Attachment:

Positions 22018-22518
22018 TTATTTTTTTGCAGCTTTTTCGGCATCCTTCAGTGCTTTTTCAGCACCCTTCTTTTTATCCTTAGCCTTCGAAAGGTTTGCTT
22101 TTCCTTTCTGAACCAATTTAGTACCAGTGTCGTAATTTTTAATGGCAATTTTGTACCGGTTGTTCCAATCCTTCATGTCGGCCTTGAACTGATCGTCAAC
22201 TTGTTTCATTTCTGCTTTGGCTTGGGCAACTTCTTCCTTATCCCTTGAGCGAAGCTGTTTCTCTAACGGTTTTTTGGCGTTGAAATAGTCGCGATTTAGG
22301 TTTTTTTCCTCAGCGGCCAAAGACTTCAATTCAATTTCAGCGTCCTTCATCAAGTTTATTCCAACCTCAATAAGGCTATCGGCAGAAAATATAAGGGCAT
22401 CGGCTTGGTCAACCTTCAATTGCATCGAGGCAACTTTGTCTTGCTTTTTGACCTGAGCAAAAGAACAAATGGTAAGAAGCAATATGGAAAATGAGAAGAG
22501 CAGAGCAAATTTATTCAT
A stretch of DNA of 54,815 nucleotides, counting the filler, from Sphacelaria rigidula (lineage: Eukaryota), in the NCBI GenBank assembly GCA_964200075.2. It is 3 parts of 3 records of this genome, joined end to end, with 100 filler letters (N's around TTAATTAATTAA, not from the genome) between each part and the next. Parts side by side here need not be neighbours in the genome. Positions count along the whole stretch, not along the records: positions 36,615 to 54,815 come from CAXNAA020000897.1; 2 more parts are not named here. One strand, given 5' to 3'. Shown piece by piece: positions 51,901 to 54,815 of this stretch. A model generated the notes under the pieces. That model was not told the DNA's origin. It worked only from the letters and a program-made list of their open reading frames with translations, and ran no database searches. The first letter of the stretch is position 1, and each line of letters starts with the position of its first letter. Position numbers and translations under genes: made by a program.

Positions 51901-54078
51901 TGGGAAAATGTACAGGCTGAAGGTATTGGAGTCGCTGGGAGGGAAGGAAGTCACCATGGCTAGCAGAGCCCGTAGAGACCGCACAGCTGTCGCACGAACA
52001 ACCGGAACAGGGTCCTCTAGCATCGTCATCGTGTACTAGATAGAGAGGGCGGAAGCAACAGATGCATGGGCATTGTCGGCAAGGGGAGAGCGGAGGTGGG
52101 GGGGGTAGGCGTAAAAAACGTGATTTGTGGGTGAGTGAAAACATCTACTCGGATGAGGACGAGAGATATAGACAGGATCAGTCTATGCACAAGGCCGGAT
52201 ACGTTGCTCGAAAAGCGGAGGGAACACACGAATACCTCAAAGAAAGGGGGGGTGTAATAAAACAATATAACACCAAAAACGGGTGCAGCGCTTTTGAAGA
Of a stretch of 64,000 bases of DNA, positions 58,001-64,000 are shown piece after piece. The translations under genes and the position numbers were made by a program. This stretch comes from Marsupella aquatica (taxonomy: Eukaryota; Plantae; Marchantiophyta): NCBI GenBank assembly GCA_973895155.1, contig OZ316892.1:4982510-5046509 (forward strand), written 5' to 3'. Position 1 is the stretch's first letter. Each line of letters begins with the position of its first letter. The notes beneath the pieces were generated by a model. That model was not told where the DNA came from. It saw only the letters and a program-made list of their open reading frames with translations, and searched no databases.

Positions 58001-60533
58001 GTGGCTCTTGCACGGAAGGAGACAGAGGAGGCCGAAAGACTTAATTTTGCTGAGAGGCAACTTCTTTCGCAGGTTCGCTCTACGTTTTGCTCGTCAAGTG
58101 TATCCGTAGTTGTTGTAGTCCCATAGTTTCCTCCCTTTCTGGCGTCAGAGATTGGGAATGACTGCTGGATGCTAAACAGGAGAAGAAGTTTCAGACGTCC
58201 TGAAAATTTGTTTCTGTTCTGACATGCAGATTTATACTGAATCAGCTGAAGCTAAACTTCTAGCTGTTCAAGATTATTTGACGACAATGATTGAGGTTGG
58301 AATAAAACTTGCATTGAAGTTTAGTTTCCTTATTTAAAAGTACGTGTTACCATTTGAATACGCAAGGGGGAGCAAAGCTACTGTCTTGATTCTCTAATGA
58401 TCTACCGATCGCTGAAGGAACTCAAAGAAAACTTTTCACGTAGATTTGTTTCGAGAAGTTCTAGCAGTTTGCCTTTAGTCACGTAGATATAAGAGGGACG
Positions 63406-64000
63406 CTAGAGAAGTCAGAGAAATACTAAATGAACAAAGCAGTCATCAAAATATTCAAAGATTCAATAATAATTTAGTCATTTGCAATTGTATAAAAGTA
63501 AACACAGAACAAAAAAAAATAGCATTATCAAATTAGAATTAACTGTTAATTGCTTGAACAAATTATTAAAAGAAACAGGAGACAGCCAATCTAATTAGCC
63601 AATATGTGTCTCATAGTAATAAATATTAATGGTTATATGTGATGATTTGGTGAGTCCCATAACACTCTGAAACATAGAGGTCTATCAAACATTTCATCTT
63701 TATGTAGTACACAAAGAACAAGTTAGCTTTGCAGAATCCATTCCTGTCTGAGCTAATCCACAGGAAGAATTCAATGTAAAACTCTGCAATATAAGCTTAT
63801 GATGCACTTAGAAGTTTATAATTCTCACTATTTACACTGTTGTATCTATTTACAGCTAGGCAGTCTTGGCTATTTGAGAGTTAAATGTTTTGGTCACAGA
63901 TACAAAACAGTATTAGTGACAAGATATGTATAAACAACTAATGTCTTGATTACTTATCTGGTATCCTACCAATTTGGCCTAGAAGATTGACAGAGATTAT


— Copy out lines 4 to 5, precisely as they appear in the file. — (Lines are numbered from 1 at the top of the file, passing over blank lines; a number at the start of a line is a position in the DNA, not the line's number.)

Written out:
22201 TTGTTTCATTTCTGCTTTGGCTTGGGCAACTTCTTCCTTATCCCTTGAGCGAAGCTGTTTCTCTAACGGTTTTTTGGCGTTGAAATAGTCGCGATTTAGG
22301 TTTTTTTCCTCAGCGGCCAAAGACTTCAATTCAATTTCAGCGTCCTTCATCAAGTTTATTCCAACCTCAATAAGGCTATCGGCAGAAAATATAAGGGCAT